Availability of data and materials

The RSNET software and related data are freely accessible at https://github.com/zhanglab-wbgcas/rsnet. The raw data of apple gene expression analyzed in this study are available at https://www.ncbi.nlm.nih.gov/pmc/articles/PMC2287172/bin/1471-2229-8-16-S1.xls.

Availability and requirements

Project name: rsnet. Project home page: https://github.com/zhanglab-wbgcas/rsnet. Operating system: Windows. Programming language: MATLAB. Other requirements: MATLAB 7.0 or higher. License: MATLAB. Any restrictions to use by non-academics: None.

Abbreviations

GRN:

Gene regulatory network

MI:

Mutual information

TF:

Transcription factor

TG:

Target gene

GO:

Gene ontology

EDF:

Early fruit development

MD:

Mid-development

FB:

Full bloom

R:

Ripening

TPR:

True positive rate

FPR:

False positive rate

PPV:

Positive predictive value

ACC:

Accuracy

MCC:

Matthews correlation coefficient

ROC:

Receiver operating characteristic

AUC:

Area under ROC curve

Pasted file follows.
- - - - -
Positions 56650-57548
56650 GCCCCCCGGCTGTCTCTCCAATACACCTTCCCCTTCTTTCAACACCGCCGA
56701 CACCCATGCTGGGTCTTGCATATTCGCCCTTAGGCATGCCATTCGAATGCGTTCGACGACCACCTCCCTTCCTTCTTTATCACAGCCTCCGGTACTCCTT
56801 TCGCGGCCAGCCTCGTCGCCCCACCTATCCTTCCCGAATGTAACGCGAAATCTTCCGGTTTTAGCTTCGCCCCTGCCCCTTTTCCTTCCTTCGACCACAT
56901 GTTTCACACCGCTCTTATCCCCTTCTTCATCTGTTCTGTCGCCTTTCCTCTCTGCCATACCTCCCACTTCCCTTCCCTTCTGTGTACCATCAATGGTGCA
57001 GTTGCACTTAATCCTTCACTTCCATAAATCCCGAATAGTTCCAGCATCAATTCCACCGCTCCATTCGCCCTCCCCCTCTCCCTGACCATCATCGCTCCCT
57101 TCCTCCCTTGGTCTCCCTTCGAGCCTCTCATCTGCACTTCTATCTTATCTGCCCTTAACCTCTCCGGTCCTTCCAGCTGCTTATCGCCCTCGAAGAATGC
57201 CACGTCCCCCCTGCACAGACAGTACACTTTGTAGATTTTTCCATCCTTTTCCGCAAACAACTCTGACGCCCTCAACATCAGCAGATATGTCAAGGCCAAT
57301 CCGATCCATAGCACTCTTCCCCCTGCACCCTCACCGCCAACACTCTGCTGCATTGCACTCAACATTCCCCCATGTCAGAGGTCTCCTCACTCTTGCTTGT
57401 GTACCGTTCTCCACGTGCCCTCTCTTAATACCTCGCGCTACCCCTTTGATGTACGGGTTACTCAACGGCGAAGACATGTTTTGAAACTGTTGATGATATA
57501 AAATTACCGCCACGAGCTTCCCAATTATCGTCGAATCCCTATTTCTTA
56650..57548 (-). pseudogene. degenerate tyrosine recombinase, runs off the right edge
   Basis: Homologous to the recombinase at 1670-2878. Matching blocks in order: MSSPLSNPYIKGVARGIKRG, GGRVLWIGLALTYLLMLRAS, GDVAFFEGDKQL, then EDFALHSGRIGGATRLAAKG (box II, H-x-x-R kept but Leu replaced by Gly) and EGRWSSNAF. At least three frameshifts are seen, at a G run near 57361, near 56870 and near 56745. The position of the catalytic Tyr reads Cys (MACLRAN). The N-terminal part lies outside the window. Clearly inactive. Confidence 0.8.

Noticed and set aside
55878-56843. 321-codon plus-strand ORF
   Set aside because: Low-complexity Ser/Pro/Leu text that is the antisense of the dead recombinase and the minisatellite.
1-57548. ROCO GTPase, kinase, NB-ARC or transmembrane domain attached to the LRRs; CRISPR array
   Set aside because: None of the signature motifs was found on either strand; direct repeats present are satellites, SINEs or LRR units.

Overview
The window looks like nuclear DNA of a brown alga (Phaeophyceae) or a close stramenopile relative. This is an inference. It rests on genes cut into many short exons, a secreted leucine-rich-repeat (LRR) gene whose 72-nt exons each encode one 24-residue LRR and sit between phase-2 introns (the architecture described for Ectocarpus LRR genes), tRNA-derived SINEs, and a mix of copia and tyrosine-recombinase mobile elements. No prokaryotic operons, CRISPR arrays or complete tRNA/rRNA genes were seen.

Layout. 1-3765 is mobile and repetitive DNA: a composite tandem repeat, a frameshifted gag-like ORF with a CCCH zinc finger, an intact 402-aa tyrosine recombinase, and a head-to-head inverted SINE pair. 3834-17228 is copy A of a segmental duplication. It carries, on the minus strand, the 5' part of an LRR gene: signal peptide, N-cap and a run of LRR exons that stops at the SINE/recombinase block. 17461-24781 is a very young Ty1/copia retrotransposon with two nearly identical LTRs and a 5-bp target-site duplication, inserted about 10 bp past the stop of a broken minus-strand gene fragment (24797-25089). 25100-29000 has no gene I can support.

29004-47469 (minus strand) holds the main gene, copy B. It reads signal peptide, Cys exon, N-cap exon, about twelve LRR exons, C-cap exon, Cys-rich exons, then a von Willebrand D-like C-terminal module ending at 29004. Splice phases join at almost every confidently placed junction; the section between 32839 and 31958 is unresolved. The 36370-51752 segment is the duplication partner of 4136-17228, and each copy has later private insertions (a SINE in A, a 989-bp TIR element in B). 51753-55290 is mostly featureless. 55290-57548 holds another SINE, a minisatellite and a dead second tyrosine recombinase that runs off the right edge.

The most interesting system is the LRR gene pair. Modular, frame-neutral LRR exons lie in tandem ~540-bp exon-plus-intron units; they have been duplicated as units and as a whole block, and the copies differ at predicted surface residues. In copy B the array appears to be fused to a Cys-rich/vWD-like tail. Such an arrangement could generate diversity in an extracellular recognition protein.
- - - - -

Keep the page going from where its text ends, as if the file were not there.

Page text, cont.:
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Acknowledgements

We thank the editor and anonymous reviewers for helpful comments and suggestions.

Funding

This work was supported by the grants from the National Natural Science Foundation of China [32070682, 61402457], Technology Innovation Zone Project [1716315XJ00200303, 1816315XJ00100216], and CAS Pioneer Hundred Talents Program. The funding bodies did not play any role in the design of the study, the collection, analysis, and interpretation of data, or in writing of the manuscript.

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XZ conceived and designed the project. XZ proposed the model and conducted the algorithm. XJ and XZ performed the experiments. XJ and XZ analyzed the data. XJ and XZ wrote the manuscript. All authors have contributed to the content of this paper, and have read and approved the final manuscript.

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Correspondence to Xiujun Zhang.

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Supplementary Information

Additional file 1: Table S1

. The results on DREAM networks of E.coli 1, E.coli 2, Yeast 2 and Yeast 3.

Additional file 2: Table S2

. The function of the identified genes for apple fruit development.

Additional file 3: Table S3

. The GO first-level items of the identified genes for apple fruit development.

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Jiang, X., Zhang, X. RSNET: inferring gene regulatory networks by a redundancy silencing and network enhancement technique. BMC Bioinformatics 23, 165 (2022). https://doi.org/10.1186/s12859-022-04696-w

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Keywords

  • Gene regulatory network
  • Indirect interaction
  • Network inference
  • Network enhancement
  • Redundancy silencing